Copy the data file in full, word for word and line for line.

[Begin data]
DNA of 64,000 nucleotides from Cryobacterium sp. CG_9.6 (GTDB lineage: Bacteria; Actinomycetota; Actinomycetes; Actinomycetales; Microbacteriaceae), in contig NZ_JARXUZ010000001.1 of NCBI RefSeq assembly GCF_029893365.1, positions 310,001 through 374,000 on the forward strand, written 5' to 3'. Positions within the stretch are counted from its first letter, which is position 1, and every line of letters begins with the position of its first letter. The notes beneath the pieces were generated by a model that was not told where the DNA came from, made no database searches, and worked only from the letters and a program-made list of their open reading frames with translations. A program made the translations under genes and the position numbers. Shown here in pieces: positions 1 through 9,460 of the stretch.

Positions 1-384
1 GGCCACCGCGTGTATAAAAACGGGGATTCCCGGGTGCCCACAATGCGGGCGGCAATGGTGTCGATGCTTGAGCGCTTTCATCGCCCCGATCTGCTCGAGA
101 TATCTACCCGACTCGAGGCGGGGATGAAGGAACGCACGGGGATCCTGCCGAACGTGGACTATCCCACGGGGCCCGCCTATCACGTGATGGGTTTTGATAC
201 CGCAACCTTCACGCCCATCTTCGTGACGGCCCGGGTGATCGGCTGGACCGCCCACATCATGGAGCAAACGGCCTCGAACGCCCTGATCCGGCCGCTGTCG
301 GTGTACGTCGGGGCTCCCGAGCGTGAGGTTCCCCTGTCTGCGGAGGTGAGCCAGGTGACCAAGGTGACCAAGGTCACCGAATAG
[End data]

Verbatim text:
DNA of 64,000 nucleotides from Cryobacterium sp. CG_9.6 (GTDB lineage: Bacteria; Actinomycetota; Actinomycetes; Actinomycetales; Microbacteriaceae), in contig NZ_JARXUZ010000001.1 of NCBI RefSeq assembly GCF_029893365.1, positions 310,001 through 374,000 on the forward strand, written 5' to 3'. Positions within the stretch are counted from its first letter, which is position 1, and every line of letters begins with the position of its first letter. The notes beneath the pieces were generated by a model that was not told where the DNA came from, made no database searches, and worked only from the letters and a program-made list of their open reading frames with translations. A program made the translations under genes and the position numbers. Shown here in pieces: positions 1 through 9,460 of the stretch.

Positions 1-384
1 GGCCACCGCGTGTATAAAAACGGGGATTCCCGGGTGCCCACAATGCGGGCGGCAATGGTGTCGATGCTTGAGCGCTTTCATCGCCCCGATCTGCTCGAGA
101 TATCTACCCGACTCGAGGCGGGGATGAAGGAACGCACGGGGATCCTGCCGAACGTGGACTATCCCACGGGGCCCGCCTATCACGTGATGGGTTTTGATAC
201 CGCAACCTTCACGCCCATCTTCGTGACGGCCCGGGTGATCGGCTGGACCGCCCACATCATGGAGCAAACGGCCTCGAACGCCCTGATCCGGCCGCTGTCG
301 GTGTACGTCGGGGCTCCCGAGCGTGAGGTTCCCCTGTCTGCGGAGGTGAGCCAGGTGACCAAGGTGACCAAGGTCACCGAATAG